Paul Sellers’ upgraded palm gauge

I’ve used the screw in the palm-cum-beading gauge by simply using a block of wood and the screw.

This week I refined it and made a quality tool that will remain. I used a piece of the Indian laurel I cut from the inside of one my log birdhouses a couple of months ago. Indian laurel is a very unique wood that doesn’t suffer the same degrade as other hard, dense-grain woods such as beech or oak. This piece was ready to turn after a month and has lost much of its moisture. As I said, quite unique.

I turned the stock on the lathe and gave it a shape that fits my hand perfectly. The turning takes only a couple of minutes. I lost my screw chuck for the moment so I turned it between centres which worked fine. I simply had to pare away the centre spots from the top and bottom.

 

 

 

I sanded the whole thing and then predrilled a pilot hole that allowed for the main body of the screw so that the threads would bite well into the wall of the hole.

 

 

 

 

 

After that, I countersunk the hole so that the screw could be cinched down all the way for scribing ultra-fine lines when needed.

 

 

 

 

 

Filing the rim of screw gives a super crisp edge that refines the line beautifully.

 

 

 

 

 

 

I used a flat head countersunk screw because the rim of the screw is easy to file to crisp sharp edge and the steel hold an  quite adequately. Notice I use shelf liner to hold the palm gauge and prevent slippage. It also cushions the work too.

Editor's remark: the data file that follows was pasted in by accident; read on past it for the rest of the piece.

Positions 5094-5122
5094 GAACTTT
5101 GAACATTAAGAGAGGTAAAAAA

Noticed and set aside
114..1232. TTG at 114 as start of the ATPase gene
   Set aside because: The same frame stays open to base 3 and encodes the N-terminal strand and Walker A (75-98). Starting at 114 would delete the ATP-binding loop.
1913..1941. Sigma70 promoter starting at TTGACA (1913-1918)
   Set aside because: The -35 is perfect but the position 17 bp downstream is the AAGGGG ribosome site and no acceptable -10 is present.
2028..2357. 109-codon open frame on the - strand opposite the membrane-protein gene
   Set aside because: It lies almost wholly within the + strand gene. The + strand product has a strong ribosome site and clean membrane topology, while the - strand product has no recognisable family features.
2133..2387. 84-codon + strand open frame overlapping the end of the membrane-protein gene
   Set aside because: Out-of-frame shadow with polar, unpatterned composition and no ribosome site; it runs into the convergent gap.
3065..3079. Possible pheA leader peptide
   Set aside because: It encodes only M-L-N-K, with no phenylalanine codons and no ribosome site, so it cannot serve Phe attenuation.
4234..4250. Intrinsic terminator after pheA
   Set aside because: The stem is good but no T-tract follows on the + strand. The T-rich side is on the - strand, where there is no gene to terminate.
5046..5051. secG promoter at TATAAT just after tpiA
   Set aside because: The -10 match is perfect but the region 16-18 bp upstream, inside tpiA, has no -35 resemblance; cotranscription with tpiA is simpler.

Three coats of clear or coloured shellac (or finish of preference) followed by a coat furniture wax polish and my palm gauge was complete. It’s a stunning tool to use for hinge work and such and gives much greater control than almost any gauge I have ever used.

2 comments on “Paul Sellers’ upgraded palm gauge

  1. Wonderful, Paul. I tried making my version today, but not too happy with my work. Now that I am looking at your pics, I wonder if I need to file the screw differently. I did it totally flat at the top – did I have to file it a bit down at the sides ? I’ll give it a try tomorrow… .

    • Yes, I file the top rim with ever such a slight bevel. If need be you can chuck the screw in the lathe too and abrade the edge as it turns, but i just filed mine as I always have.

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